What Causes a Tax Return to Be Rejected?

Online usable forms and computer software help you do your taxes and take a lot of the worry out of filing your own taxes, but some common mistakes can still cause your tax return to be kicked back to you. Errors on your tax form could also keep you from getting a refund or even trigger an audit. If your tax return is rejected, you must correct the errors and resubmit your return. Fortunately, most errors are common and easy to find and correct.

Personal Information

All of your personal information must be correct and must match the information the IRS has on file for you. Double-check your Social Security number and date of birth, and the Social Security numbers and dates of birth for your spouse and any dependents. The IRS computers match the information you provide with the information in the Social Security database. If you determine that you’ve filled out the forms correctly but the information in the database is wrong, contact the Social Security Administration to have its database corrected.

Dependents

You can’t claim a dependent that’s been claimed on someone else's tax return. For instance, you and your ex-spouse can’t both claim your child as a dependent. Also, if you are claimed as a dependent, you can’t claim an exemption for yourself on your tax return. If you’re a non-custodial parent and you and your ex have agreed that you will claim the child on your tax return this year, you need to attach Form 8332 signed by your ex. This gives you the authority to claim the child on your taxes.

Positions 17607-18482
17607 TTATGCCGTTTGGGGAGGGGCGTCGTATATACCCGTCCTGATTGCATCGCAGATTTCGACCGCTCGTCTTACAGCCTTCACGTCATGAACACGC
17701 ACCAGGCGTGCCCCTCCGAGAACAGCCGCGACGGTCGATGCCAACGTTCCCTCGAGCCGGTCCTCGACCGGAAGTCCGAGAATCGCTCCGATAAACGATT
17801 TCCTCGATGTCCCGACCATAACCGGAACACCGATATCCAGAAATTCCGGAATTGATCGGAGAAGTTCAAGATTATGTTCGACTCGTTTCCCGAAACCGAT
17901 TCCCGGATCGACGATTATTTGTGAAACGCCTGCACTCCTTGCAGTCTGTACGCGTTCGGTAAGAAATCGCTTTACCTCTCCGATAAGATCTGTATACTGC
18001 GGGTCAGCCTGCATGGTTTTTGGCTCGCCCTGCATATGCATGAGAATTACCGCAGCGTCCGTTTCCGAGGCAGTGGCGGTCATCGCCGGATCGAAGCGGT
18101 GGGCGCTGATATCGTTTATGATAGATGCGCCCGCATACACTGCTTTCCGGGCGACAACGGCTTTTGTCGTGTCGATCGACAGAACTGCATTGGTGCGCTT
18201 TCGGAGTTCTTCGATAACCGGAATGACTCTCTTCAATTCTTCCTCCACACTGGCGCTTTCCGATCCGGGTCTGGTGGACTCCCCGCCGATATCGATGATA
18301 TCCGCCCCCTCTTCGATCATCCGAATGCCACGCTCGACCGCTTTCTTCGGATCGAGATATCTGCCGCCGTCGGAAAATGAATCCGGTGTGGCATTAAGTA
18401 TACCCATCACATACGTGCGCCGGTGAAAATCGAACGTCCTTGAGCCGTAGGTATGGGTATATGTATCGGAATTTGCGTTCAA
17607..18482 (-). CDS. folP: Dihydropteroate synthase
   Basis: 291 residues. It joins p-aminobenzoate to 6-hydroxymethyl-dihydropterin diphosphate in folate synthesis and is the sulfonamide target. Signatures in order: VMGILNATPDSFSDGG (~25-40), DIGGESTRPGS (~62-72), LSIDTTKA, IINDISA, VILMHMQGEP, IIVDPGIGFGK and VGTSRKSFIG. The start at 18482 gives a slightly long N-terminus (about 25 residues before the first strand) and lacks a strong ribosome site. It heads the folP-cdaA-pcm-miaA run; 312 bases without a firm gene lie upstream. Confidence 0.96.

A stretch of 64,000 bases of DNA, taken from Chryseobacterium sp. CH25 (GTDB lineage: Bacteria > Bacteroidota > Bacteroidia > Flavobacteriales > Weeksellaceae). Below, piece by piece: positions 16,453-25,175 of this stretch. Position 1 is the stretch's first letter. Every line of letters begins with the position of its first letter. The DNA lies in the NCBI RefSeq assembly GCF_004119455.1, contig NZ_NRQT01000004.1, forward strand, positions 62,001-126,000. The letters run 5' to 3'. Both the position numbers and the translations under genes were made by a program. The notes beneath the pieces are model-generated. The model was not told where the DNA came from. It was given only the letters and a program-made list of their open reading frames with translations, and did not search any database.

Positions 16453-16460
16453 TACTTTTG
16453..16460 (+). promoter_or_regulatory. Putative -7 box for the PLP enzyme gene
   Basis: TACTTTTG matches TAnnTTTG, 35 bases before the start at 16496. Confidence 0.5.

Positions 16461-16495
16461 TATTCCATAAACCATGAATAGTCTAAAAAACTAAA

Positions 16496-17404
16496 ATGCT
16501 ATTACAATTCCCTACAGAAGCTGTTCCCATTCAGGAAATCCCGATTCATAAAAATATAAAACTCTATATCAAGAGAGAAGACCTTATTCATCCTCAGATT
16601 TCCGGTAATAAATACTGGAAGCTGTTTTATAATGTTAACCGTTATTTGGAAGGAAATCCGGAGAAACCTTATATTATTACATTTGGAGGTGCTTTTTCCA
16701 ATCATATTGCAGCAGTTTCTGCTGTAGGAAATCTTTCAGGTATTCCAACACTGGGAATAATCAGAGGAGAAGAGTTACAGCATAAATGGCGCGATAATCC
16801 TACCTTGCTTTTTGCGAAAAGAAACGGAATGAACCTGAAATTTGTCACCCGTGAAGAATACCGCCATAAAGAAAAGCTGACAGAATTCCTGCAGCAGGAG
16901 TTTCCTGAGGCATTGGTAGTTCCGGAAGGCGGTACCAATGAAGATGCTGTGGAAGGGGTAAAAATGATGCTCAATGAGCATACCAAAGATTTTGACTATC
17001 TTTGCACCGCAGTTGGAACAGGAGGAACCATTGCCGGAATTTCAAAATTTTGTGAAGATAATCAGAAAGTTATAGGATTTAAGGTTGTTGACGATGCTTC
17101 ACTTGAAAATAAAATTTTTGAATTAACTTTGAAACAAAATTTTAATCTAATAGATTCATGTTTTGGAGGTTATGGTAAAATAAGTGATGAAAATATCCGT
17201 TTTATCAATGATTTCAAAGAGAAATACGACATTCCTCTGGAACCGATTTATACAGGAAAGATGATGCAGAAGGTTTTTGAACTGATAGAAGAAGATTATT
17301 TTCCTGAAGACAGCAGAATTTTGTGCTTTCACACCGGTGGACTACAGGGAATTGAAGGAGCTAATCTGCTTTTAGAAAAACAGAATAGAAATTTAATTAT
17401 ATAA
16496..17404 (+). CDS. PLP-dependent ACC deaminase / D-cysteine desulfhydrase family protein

Bank Information

You must supply your bank information if you’re due a tax refund and request a direct deposit into your bank account. The IRS system will reject your tax filing if you don’t have the correct routing and/or bank account number listed.

Other Numerical Errors

The number of dependents you take must equal the number you list by name and Social Security number. Additionally, when you file using the IRS’ free fillable forms, you must write in the amount of your adjusted gross income for the previous tax year. This figure must match the figure that was on your last year’s tax return, so you’ll need to pull those forms and record the numbers accurately.

W-2s

All the information on the W-2s you submit with your tax returns must be accurate, from the employer’s tax ID number to the abbreviation for your state. Double-check the form and your tax return to verify that you've entered all of this information correctly.

Miscellaneous Errors

You and your spouse must both sign the form. All names for you, your spouse and your children must be spelled correctly and must match the names on file with the Social Security Administration.

About the Author

Cynthia Myers is the author of numerous novels and her nonfiction work has appeared in publications ranging from "Historic Traveler" to "Texas Highways" to "Medical Practice Management." She has a degree in economics from Sam Houston State University.

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